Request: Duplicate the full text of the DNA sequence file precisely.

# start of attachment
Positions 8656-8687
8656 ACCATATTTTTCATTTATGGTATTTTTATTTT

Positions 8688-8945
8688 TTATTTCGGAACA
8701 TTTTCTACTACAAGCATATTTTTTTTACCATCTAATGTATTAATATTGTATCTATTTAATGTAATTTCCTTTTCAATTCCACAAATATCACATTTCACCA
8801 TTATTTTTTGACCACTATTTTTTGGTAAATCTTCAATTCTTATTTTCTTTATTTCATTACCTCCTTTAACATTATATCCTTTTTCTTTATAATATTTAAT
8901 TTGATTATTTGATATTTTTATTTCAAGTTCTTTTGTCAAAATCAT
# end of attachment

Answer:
Positions 8656-8687
8656 ACCATATTTTTCATTTATGGTATTTTTATTTT

Positions 8688-8945
8688 TTATTTCGGAACA
8701 TTTTCTACTACAAGCATATTTTTTTTACCATCTAATGTATTAATATTGTATCTATTTAATGTAATTTCCTTTTCAATTCCACAAATATCACATTTCACCA
8801 TTATTTTTTGACCACTATTTTTTGGTAAATCTTCAATTCTTATTTTCTTTATTTCATTACCTCCTTTAACATTATATCCTTTTTCTTTATAATATTTAAT
8901 TTGATTATTTGATATTTTTATTTCAAGTTCTTTTGTCAAAATCAT